The study was conducted in accordance with the Declaration of Helsinki. The study protocol was approved by the bioethical committee of the regional Chamber of Physicians and Dentists. The participants were informed of the purpose and course of the study, and provided their written consent to participate in the project. They also provided valid medical examination results, which was one of the inclusion criteria for participation in cardiac stress tests. The tests were performed under the constant supervision of a sports medicine physician.

The sports event that the athletes were preparing for in the season was the XTERRA POLAND 2017 (1,500-m swimming, 36-km cycling, and 10-km mountain running). It constituted the XTERRA world championship qualifications.

The competition was held in August 2017. The mean (range), dry-bulb temperature during the event equalled 31.2±3.1°C (25–33°C), the relative humidity was 69±8% (60–71%), and the dew point totalled 21±3°C (18–25°C). The swimming part was performed in a reservoir with the water temperature of 20±1°C. At this stage of the race, all the participants were equipped with wet suits. While cycling, the competitors participating in the observation used bicycles with carbon or aluminum frames.

Prior to the start, participants were not given instructions as to at what pace they should run the race, nor were they recommended an amount of consumed liquids or products during the competition. The purpose was to avoid any influence of these factors on the final result of the competition. However, after the competition, each participant was asked to estimate the amount of liquids consumed at each nutritional point. The mean amount of liquid intake by the athletes equalled 0.7±0.3 L of water and 1.5±0.5 L of isotonic drinks.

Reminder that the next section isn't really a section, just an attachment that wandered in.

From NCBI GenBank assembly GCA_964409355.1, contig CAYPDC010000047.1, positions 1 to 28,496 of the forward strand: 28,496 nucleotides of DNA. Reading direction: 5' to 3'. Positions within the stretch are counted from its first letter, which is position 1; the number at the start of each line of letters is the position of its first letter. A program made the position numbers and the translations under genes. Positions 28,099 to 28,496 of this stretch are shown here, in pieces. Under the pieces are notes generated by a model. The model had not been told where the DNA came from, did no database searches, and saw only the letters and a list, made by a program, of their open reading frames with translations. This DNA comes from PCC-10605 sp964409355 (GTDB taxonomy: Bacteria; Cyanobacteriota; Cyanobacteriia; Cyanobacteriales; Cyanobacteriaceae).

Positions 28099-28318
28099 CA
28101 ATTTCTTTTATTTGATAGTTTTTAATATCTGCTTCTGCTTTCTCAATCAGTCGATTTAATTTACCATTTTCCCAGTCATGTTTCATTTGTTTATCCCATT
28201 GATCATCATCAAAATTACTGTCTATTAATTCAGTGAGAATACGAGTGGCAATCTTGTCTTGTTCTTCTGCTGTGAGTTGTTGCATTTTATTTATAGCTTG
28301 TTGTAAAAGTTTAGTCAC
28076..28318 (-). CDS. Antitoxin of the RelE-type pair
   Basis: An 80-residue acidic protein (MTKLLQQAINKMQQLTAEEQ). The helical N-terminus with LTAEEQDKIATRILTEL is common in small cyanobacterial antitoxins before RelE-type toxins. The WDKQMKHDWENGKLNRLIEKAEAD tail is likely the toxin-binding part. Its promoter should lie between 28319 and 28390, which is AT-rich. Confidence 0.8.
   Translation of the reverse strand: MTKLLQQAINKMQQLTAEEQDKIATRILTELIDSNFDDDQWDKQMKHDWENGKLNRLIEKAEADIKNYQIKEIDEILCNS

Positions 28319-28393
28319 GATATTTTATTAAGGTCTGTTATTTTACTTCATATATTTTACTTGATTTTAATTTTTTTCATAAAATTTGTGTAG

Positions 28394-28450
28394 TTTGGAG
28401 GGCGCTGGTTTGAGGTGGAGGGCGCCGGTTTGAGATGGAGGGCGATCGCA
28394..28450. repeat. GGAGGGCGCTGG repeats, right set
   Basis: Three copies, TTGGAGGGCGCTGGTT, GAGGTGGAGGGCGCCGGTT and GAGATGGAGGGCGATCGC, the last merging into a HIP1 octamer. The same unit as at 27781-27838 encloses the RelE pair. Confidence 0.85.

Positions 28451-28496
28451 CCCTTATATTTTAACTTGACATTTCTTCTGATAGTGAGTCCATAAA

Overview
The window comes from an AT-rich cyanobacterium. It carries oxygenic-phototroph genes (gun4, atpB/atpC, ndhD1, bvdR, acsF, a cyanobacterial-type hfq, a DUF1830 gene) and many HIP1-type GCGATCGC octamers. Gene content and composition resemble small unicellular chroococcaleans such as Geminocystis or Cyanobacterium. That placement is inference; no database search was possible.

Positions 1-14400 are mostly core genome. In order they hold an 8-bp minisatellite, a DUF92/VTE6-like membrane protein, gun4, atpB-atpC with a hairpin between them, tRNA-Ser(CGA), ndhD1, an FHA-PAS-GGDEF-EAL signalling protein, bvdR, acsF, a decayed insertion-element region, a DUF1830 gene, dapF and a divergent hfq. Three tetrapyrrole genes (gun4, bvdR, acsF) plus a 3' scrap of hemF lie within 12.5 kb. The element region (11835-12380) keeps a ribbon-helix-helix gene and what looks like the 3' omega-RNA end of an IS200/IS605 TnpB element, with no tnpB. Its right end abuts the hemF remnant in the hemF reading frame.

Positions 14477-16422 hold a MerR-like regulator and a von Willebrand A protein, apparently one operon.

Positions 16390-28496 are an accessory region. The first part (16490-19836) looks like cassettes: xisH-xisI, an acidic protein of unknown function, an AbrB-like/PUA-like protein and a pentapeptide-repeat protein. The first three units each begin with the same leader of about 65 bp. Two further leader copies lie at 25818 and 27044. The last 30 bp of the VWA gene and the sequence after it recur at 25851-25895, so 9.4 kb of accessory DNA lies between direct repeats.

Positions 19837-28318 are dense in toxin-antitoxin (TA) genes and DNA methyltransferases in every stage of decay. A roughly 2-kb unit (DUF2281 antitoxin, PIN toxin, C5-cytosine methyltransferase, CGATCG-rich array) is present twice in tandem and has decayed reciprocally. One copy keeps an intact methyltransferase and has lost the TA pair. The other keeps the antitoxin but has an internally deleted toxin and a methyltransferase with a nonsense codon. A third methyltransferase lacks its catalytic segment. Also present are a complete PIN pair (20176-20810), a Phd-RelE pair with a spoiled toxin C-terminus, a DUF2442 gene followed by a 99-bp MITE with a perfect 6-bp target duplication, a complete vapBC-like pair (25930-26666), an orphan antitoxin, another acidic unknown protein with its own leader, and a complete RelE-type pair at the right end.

All measurements were integrated into the preparation cycle of the XTERRA competition, lasting 16 weeks.

During the preparatory period, each participant trained for approximately 2–2.5 hours a day, 5–6 times a week. Within the 2 weeks preceding the start in the competition, the subjects did not take any medication.

Evaluation of somatic and biochemical indicators

Body height (BH), body mass (BM), fat mass (FM) and lean body mass (LBM) were assessed in the anthropometric measurements.